John Beckwith and Jeremy Grey, a pair of committed womanizers who sneak into weddings to take advantage of the romantic tinge in the air, find themselves at odds with one another when John meets and falls for Claire Cleary.
Ted was a geek in high school, who was going to go to the prom with one of the most popular girls in school, Mary. The prom date never happened, because Ted had a very unusual accident. Thirteen years later he realizes he is still in love with Mary, so he hires a private investigator to track her down. That investigator discovers he too may be in love with Mary, so he gives Ted some false information to keep him away from her. But soon Ted finds himself back into Mary's life, as we watch one funny scene after another. Written by
Justin Sharp <firstname.lastname@example.org>
Matt Dillon was pretty new to comedy. He said, "It can be difficult because there's a lot of timing involved." See more »
After Ted is attacked by the dog in Mary's apartment and slides across the floor, he attempts to crawl away from the dog. We then see the dog bite Ted's ankle and the next shot is Ted's fingernails scratching the hardwood floor as the dog drags him back. If you pay close attention, Ted's fingers slide past the scratches made by the crew before the shot ends. See more »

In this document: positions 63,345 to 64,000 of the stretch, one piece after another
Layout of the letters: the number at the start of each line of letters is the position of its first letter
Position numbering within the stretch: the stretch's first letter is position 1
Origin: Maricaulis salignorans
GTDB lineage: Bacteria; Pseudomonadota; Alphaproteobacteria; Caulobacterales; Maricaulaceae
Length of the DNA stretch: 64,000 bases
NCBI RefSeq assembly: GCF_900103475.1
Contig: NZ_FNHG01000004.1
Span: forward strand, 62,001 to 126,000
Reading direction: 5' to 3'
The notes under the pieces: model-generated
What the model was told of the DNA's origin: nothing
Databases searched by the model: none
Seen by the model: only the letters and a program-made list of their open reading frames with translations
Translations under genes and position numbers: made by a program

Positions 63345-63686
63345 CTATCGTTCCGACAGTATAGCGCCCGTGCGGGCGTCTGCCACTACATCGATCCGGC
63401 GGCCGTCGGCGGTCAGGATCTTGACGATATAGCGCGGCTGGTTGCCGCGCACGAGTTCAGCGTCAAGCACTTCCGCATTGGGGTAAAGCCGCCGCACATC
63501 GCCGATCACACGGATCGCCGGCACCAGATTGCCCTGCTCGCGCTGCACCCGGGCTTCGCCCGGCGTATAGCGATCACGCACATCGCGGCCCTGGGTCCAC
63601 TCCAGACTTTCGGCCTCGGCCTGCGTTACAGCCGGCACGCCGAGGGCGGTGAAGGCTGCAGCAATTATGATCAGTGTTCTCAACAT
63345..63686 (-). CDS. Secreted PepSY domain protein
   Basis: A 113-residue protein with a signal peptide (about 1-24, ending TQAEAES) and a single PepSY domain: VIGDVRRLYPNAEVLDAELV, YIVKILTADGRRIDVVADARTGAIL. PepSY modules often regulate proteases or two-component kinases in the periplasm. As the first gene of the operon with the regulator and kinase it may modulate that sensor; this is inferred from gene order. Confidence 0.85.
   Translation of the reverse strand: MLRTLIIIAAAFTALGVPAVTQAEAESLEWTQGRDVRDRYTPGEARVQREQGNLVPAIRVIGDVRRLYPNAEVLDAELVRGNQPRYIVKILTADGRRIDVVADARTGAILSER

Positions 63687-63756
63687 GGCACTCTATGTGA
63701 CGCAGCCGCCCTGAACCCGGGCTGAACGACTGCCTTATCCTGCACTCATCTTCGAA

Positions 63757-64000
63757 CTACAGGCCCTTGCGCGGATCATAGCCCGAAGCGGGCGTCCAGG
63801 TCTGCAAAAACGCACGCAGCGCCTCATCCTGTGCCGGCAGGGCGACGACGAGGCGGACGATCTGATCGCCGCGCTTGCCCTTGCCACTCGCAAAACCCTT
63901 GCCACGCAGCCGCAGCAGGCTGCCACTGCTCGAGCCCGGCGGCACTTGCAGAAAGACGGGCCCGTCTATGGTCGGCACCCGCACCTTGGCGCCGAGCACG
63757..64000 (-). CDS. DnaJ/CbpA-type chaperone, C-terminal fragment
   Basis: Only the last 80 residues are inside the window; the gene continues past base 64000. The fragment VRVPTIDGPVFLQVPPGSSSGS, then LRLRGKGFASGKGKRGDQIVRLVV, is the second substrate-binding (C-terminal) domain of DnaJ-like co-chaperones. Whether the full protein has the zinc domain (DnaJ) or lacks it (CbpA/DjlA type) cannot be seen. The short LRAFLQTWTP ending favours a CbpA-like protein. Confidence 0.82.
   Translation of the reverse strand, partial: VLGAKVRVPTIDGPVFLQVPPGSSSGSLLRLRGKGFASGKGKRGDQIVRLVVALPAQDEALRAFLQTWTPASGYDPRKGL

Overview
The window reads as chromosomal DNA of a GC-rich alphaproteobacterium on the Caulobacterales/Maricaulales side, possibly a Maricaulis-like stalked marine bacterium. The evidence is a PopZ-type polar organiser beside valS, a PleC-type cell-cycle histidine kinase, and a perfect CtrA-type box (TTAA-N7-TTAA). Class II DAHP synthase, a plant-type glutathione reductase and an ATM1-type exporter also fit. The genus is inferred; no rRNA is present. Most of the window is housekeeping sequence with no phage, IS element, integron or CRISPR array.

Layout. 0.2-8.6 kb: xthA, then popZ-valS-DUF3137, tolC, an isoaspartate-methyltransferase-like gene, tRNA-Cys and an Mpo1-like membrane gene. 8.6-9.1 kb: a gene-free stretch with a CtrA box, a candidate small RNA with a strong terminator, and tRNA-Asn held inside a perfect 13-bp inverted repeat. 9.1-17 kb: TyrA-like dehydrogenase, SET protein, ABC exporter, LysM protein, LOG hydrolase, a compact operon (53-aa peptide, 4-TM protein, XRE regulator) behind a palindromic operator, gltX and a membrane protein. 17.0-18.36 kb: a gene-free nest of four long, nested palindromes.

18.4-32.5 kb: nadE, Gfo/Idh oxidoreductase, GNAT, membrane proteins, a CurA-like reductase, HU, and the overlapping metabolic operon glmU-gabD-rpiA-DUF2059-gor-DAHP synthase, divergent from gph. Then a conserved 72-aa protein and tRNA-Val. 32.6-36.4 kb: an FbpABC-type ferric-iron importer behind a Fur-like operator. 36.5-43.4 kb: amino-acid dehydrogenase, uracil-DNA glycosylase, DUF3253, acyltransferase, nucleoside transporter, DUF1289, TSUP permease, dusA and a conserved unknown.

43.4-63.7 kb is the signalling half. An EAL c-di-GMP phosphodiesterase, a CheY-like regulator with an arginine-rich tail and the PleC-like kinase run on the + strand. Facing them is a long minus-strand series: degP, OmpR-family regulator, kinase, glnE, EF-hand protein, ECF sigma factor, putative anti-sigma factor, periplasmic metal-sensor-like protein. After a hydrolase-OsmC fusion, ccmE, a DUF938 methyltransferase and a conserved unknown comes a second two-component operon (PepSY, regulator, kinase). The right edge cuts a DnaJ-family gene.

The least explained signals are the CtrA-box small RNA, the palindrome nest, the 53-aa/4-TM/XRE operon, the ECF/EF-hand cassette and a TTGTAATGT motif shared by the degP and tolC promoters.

When I was 16 years old, I fell in love.
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A montage of scenes from the film as well as outtakes involving the cast lip-syncing to The Foundations' song "Build Me Up Buttercup" runs during the end credits. See more »
One of those comedies where you groan or cringe as much as you laugh. But such laughs!!
There's Something About Mary (1998)
A goofy, mixed bag of a film, but with a few gut-ripping hilarious scenes that you can't miss. You have to like silly stuff. You have to put up with some padding here and there (I don't recommend the longer version unless you are already love the movie). And you have to turn a blind eye to political correctness (it has none, though not like Borat, which feeds off it, more just incidentally).
Ben Stiller is great in his own way, lovable and dull at the same time, which is the idea. The other supporting male actors are comic regulars, and not my favorites, but they do what this kind of movie needs them to do. Even Bret Favre is as stiff on camera and as beefy as a quarterback is supposed to be.
But there is, naturally, something about Cameron Diaz, that clicks with audiences--her cute, perky charm, most of all. That fact that all these guys like her for her looks is not the most enlightened approach to love, is it? But then, this isn't a high brow movie, or one with scruples in particular. It's a pretty clumsy movie, in many ways, just a series of gags that sometimes are just too funny for words. "Sometimes" being more often than a lot of other comedies.
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